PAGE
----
Metlink -  Fare increase effective from 1 September 2011

Metlink -  Fare increase effective from 1 September 2011

Peter Glensor, Chair of Greater Wellington’s Economic Wellbeing Committee which oversees public transport, says the focus of this year’s fare increase is on multi-trip or stored value card (e.g. Snapper) fares. Approximately two thirds of all public transport trips are made with multi-trip tickets or cards. “These fares will increase generally by about 5 percent, which will give us an overall increase in revenue of about three percent.”

He said the Council decided a few years ago to try and increase different fares in different years to ensure the impact of fare increases was spread as fairly as possible. “Last year, for example, there were some quite substantial increases to single trip cash fares and for trips of more than 11 zones. This year there will be modest increases for multi-trip fares on trips of up to 10 zones.”

Some historic Johnsonville train fare anomalies will also be removed from 1 September. “There is no real rhyme or reason for these special fares so from September all fares on the Johnsonville Line will be standard three-zone fares.”

Special stadium train fares will increase by $2 per round trip for adults and $1 for children.

Harbour ferry fares, Day Rover, Three Day Rover and Group Rover train fares and after midnight bus fares will not increase.


Cr Glensor said the surcharge on the Wairarapa to Wellington train for passengers from Upper Hutt and Waterloo will be removed permanently. “This surcharge was removed temporarily earlier this year when we were experiencing serious overcrowding problems on the Hutt Valley Line. Clearly the change was well received and does not seem to have caused any problems for Wairarapa passengers so the surcharge will not be reinstated. The surcharge on Wellington to Wairarapa trains will remain.”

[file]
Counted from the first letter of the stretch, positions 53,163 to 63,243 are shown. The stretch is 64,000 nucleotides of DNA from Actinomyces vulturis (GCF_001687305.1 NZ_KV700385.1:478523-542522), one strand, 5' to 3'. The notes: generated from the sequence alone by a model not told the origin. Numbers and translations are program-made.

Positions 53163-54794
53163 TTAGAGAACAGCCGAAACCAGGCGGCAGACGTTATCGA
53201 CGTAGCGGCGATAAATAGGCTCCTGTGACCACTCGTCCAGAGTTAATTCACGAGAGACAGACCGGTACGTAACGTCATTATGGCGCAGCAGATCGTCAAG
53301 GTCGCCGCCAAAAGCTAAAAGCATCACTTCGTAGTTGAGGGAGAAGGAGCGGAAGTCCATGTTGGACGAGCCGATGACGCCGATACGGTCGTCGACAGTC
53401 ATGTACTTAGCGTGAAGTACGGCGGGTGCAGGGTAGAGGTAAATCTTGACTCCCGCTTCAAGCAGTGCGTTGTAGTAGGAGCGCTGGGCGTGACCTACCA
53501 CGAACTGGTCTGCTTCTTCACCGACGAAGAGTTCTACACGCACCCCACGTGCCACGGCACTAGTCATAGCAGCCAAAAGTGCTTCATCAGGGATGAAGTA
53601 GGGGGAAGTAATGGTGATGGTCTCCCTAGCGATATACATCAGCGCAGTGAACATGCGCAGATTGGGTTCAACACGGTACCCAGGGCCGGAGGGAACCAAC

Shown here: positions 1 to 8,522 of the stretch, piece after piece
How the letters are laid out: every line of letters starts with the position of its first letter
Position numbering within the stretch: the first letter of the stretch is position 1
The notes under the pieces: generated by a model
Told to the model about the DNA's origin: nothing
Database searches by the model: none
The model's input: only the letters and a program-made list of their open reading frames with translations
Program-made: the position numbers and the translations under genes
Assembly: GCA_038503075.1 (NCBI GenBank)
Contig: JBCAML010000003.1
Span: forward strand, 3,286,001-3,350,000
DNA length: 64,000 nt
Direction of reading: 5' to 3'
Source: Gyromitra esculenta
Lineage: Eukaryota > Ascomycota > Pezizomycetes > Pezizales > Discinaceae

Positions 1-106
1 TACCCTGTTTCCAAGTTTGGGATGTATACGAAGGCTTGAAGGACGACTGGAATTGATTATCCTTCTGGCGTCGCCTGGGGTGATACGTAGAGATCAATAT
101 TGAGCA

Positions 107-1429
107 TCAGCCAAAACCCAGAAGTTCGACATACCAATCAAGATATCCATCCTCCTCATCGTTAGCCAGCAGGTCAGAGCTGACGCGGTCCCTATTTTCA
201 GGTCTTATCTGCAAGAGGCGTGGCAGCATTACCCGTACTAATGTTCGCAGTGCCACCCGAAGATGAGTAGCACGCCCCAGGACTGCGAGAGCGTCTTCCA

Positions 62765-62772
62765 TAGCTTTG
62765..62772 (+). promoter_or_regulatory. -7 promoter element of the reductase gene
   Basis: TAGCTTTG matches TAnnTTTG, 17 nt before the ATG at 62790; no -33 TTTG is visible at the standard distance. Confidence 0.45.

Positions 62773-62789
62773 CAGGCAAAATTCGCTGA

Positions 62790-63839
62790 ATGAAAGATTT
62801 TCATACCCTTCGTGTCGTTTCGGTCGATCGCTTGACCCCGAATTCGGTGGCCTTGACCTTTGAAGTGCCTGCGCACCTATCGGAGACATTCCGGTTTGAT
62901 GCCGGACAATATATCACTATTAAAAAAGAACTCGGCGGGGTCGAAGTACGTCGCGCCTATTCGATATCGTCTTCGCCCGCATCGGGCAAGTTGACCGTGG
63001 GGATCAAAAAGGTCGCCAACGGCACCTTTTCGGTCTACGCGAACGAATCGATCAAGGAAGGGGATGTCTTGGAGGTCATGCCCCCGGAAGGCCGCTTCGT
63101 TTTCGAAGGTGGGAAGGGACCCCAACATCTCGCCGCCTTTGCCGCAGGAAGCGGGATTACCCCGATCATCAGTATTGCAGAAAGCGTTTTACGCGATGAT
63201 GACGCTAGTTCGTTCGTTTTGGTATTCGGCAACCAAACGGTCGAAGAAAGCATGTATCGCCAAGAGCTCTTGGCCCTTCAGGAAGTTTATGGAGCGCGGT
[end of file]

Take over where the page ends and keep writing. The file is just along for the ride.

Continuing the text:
He said fare increases were never welcomed by passengers but they were needed to meet ongoing and increasing costs of Wellington’s public transport network. “We know, and have had this stressed to us recently through submissions on the proposed annual plan, that one of the things people in the Wellington region want most of all is a high quality, modern and convenient public transport network. As a Council we are absolutely committed to providing this but for a relatively small population such as Wellington’s the costs are huge. We try, through regular fare increases, to share these costs as fairly as possible.”

He said the fare increase was also in line with the Council’s farebox recovery policy which aims to ensure that about half of the costs of public transport are met through fares. Council ratepayers and central government make up the other half.  This policy is now being made compulsory by central government.

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